72 contravention of SVID 3, which states that only calls to open() with the
73 O_TRUNC flag set should be rejected. The Linux implementation follows the SVID
74 definition, which is the "Right Thing", since only calls with O_TRUNC can
75 modify the contents of the file.
77 HP-UX even disallows open() with O_TRUNC for a file with advisory locks, not
78 just mandatory locks. That would appear to contravene POSIX.1.
80 mmap() is another interesting case. All the operating systems mentioned
81 prevent mandatory locks from being applied to an mmap()'ed file, but HP-UX
82 also disallows advisory locks for such a file. SVID actually specifies the
83 paranoid HP-UX behaviour.
85 In my opinion only MAP_SHARED mappings should be immune from locking, and then
86 only from mandatory locks - that is what is currently implemented.
88 SunOS is so hopeless that it doesn't even honour the O_NONBLOCK flag for
89 mandatory locks, so reads and writes to locked files always block when they
90 should return EAGAIN.
92 I'm afraid that this is such an esoteric area that the semantics described
93 below are just as valid as any others, so long as the main points seem to
94 agree.
96 4. Semantics
97 ------------
99 1. Mandatory locks can only be applied via the fcntl()/lockf() locking
100 interface - in other words the System V/POSIX interface. BSD style
101 locks using flock() never result in a mandatory lock.
103 2. If a process has locked a region of a file with a mandatory read lock, then
104 other processes are permitted to read from that region. If any of these
105 processes attempts to write to the region it will block until the lock is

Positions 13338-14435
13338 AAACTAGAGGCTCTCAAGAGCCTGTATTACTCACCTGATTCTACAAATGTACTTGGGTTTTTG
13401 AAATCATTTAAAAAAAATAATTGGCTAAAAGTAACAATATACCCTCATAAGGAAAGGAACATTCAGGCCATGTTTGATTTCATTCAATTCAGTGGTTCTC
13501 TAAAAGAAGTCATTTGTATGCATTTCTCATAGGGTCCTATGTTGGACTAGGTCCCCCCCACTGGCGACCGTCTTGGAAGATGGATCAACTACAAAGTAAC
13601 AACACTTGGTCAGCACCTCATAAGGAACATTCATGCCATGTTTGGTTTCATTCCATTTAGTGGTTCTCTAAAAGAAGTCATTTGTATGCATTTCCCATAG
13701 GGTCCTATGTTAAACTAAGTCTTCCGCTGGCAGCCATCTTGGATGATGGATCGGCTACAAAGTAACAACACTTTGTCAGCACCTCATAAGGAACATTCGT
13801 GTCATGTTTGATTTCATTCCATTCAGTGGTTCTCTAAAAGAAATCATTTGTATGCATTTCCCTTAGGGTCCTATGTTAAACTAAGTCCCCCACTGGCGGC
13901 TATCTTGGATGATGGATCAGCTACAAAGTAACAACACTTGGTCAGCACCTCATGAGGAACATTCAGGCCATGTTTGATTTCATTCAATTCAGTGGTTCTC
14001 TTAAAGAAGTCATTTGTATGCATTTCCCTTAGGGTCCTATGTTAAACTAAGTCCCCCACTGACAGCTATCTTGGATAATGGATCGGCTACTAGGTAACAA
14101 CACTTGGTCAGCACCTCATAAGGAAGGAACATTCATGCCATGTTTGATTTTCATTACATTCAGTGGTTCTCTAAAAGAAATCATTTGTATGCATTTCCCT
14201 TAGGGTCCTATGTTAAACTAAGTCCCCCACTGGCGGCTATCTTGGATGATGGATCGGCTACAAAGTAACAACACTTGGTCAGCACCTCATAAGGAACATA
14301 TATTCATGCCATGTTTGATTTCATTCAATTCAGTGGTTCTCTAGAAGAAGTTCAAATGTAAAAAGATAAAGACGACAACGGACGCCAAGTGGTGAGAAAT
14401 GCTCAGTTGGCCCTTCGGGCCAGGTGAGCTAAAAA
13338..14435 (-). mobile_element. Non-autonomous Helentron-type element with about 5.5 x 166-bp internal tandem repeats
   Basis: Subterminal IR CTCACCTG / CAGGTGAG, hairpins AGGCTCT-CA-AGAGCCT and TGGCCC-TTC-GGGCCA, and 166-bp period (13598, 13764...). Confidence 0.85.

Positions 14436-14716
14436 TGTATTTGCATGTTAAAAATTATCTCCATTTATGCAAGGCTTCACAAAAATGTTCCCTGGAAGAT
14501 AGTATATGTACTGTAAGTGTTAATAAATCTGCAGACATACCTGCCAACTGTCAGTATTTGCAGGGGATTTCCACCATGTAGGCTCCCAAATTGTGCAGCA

106 released, unless the process has opened the file with the O_NONBLOCK
107 flag in which case the system call will return immediately with the error
108 status EAGAIN.
110 3. If a process has locked a region of a file with a mandatory write lock, all
111 attempts to read or write to that region block until the lock is released,
112 unless a process has opened the file with the O_NONBLOCK flag in which case
113 the system call will return immediately with the error status EAGAIN.
115 4. Calls to open() with O_TRUNC, or to creat(), on a existing file that has
116 any mandatory locks owned by other processes will be rejected with the
117 error status EAGAIN.
119 5. Attempts to apply a mandatory lock to a file that is memory mapped and
120 shared (via mmap() with MAP_SHARED) will be rejected with the error status
121 EAGAIN.
123 6. Attempts to create a shared memory map of a file (via mmap() with MAP_SHARED)
124 that has any mandatory locks in effect will be rejected with the error status
125 EAGAIN.
127 5. Which system calls are affected?
128 -----------------------------------
130 Those which modify a file's contents, not just the inode. That gives read(),
131 write(), readv(), writev(), open(), creat(), mmap(), truncate() and
132 ftruncate(). truncate() and ftruncate() are considered to be "write" actions
133 for the purposes of mandatory locking.
135 The affected region is usually defined as stretching from the current position
136 for the total number of bytes read or written. For the truncate calls it is
137 defined as the bytes of a file removed or added (we must also consider bytes
138 added, as a lock can specify just "the whole file", rather than a specific
139 range of bytes.)
141 Note 3: I may have overlooked some system calls that need mandatory lock
142 checking in my eagerness to get this code out the door. Please let me know, or
143 better still fix the system calls yourself and submit a patch to me or Linus.
145 6. Warning!
146 -----------
148 Not even root can override a mandatory lock, so runaway processes can wreak
149 havoc if they lock crucial files. The way around it is to change the file
150 permissions (remove the setgid bit) before trying to read or write to it.
151 Of course, that might be a bit tricky if the system is hung :-(